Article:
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Chapter: Medicine Study Notes : Neuro-sensory

Physical Examination - Eyes

Trying to work out where is the problem: refractive, obstruction of light through the transparent tissues of the eye, or neural problem

Physical Examination


·        Trying to work out where is the problem: refractive, obstruction of light through the transparent tissues of the eye, or neural problem 

·        Measure Visual Acuity:

o   One at a time.  Wear glasses

o   Snellen‟s Chart: Distance of chart (normally 6 metres)/Distance they could read. Smaller fraction is worse

o   If can‟t see chart at all, then Count Fingers (CF) at X metres

o   If can‟t count fingers then Perceive Light (PL): flash torch on and off in eyes – can they see it

o  Check with pinhole, if clearer Þ refractive error or corneal scarring, refer to optometrist. If worse Þ retinal pathology 

o  Also check visual fields, colour, stereo vision

·        External inspection:

o  Be systematic: look for changes in shape, size, position, colour, transparency, is it focal or diffuse

o  Pupil reflexes: Should be simultaneous and equal. Swinging light test: Alternate light from one eye to the other, swapping it quickly. Both pupils should stay the same. Sensitive and complete test of neural pathways. If this shows a problem, test for an efferent pupillary defect with the near reflex test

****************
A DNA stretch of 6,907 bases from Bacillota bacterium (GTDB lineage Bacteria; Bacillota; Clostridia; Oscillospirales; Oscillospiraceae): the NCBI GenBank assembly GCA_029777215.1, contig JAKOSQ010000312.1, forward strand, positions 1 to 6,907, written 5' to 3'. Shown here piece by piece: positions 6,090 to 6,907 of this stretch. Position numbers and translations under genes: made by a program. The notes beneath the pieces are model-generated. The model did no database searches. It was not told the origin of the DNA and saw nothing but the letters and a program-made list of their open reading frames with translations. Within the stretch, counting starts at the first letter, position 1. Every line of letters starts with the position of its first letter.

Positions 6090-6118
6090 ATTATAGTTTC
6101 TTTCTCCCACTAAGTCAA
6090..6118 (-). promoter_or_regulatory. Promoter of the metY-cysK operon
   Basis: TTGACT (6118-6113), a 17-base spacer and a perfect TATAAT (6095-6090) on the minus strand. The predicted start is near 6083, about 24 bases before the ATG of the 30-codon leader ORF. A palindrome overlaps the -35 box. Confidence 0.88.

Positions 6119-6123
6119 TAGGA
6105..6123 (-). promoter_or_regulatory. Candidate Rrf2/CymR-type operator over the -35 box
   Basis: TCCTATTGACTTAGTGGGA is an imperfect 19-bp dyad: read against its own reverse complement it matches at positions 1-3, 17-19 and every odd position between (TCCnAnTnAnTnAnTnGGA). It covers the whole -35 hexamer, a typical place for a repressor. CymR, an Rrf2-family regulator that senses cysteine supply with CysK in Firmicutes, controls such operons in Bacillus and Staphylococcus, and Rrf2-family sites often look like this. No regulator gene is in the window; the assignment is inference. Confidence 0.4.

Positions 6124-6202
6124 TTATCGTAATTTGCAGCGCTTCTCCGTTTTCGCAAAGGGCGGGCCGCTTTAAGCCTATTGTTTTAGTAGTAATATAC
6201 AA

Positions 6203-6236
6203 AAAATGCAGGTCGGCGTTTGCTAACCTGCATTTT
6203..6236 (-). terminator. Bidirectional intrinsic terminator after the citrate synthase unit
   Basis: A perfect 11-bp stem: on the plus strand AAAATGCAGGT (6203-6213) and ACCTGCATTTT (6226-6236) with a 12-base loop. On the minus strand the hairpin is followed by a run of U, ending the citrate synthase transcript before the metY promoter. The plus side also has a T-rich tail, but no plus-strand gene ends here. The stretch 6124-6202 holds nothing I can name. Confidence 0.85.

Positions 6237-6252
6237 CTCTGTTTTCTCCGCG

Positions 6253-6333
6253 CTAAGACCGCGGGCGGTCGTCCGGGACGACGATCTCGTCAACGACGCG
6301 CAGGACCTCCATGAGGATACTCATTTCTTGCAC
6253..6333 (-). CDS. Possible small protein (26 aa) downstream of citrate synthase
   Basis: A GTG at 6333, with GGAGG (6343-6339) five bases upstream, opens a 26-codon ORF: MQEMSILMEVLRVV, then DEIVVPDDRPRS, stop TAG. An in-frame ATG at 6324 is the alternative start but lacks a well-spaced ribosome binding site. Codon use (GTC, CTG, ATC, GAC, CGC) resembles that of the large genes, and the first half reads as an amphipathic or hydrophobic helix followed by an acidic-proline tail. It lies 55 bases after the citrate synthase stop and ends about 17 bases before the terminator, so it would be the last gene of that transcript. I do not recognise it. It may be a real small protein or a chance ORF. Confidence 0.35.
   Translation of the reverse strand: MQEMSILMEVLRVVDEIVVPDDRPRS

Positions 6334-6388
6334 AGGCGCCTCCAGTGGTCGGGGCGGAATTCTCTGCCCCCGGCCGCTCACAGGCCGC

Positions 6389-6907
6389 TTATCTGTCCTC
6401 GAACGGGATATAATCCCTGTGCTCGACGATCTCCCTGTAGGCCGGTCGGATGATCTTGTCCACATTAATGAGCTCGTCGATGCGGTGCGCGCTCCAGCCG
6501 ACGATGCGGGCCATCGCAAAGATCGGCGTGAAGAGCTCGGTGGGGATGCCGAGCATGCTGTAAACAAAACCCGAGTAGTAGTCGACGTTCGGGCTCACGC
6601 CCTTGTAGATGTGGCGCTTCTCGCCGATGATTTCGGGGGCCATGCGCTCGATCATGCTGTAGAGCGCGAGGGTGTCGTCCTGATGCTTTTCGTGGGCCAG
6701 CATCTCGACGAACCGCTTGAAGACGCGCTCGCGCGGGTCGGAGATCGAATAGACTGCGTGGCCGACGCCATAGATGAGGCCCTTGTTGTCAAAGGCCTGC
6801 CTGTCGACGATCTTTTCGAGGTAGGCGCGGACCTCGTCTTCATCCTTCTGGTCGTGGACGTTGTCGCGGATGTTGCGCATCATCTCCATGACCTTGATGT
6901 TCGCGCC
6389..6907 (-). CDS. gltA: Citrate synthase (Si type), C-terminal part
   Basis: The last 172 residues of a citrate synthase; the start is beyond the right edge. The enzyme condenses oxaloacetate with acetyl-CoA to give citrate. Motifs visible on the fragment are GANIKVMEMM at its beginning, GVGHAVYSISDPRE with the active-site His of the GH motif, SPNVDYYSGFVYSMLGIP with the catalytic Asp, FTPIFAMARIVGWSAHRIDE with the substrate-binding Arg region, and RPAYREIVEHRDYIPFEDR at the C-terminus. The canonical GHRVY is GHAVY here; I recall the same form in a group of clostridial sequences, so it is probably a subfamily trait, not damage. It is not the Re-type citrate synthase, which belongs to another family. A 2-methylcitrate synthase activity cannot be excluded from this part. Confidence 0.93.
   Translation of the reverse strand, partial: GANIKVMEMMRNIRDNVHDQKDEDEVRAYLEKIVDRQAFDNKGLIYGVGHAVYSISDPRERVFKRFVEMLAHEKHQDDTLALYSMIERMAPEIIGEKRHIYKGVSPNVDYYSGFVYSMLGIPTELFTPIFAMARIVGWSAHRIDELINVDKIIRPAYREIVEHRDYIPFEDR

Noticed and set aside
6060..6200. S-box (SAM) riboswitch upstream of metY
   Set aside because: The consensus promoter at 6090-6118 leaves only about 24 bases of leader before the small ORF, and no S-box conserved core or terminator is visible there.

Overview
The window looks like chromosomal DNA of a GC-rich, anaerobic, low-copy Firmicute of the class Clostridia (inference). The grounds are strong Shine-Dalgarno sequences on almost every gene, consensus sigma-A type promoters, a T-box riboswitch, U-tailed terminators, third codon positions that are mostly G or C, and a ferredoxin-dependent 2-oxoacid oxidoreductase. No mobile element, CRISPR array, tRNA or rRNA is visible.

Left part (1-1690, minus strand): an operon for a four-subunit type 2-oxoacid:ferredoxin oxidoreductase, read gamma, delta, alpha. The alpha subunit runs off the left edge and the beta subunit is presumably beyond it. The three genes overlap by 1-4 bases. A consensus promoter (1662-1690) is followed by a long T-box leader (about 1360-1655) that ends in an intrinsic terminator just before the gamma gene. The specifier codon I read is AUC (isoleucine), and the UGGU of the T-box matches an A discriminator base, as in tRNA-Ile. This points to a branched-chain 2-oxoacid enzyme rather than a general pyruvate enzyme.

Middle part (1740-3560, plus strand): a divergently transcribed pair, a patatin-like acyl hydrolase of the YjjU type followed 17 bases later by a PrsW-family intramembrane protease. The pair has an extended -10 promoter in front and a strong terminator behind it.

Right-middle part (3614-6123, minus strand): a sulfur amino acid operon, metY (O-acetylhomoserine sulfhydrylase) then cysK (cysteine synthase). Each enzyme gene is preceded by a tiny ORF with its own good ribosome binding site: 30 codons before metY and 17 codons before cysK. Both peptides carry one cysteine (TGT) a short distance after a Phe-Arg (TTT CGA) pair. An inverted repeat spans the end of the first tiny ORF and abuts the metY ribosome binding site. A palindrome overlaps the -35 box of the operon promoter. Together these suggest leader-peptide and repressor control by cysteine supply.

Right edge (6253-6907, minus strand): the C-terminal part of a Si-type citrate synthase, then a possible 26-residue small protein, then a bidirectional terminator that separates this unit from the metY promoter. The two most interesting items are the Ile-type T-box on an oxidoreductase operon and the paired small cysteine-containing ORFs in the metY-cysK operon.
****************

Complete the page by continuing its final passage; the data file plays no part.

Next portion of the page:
·        Internal inspection with ophthalmoscope: 

o  Get patient to look at target a long way away: relaxes accommodation.  Dim the light ® dilation

o  Dilate pupil with Madriasil (not atropine, T½ too long)

o  Check for:


·        Red reflex defects: eg cataract, intra-ocular blood · Reduced transparency (compare two eyes)

o  Cup and disk: 

·        Disk is 15 degrees nasal to fixation. To examine macula, get patient to look directly at the light 

·        Check disk for distinct margins and symmetry  

·        Physiology cup is blood vessels in the centre of the nerve – not nerves

·        Normal cup to disc ratio < 1/3 (but lots of variation). Check it‟s the same in both eyes 

·        Large and/or deep cup sign of glaucoma (vessels „diving into‟ the cup) – especially if eyes different. Large ratio


o   Papilloedema: non-inflammatory nerve oedema due optic nerve axon flow obstruction or ­ICP ® red disk swelling towards you, blurred margins of disk but no early visual loss. Venous obstruction may ® haemorrhage. If bilateral then ­ICP


o   Papillitis: optic nerve head inflammation ® swollen disk with visual loss. If unilateral then optic neuritis (¯colour vision, orbital pain), sarcoidosis, Tb, Syphilis, etc


o   Pseudopapilloedema: occurs in hypermetropia, disc is smaller than normal and crowded

·        Fundus pathology: maculopathy, optic neuropathy, retinal detachment

·        Refractive errors: hard to focus on retina

·        Arteries: narrow, bright red, windy.  Veins: thicker, straight

·        Amount of melanin in choroid layer ® variation in pigmentation of retina. Deep green patch = coronial nevus (benign)

·        Clinical usefulness depends on good instrument, good technique, knowledge of normal anatomy and normal variations


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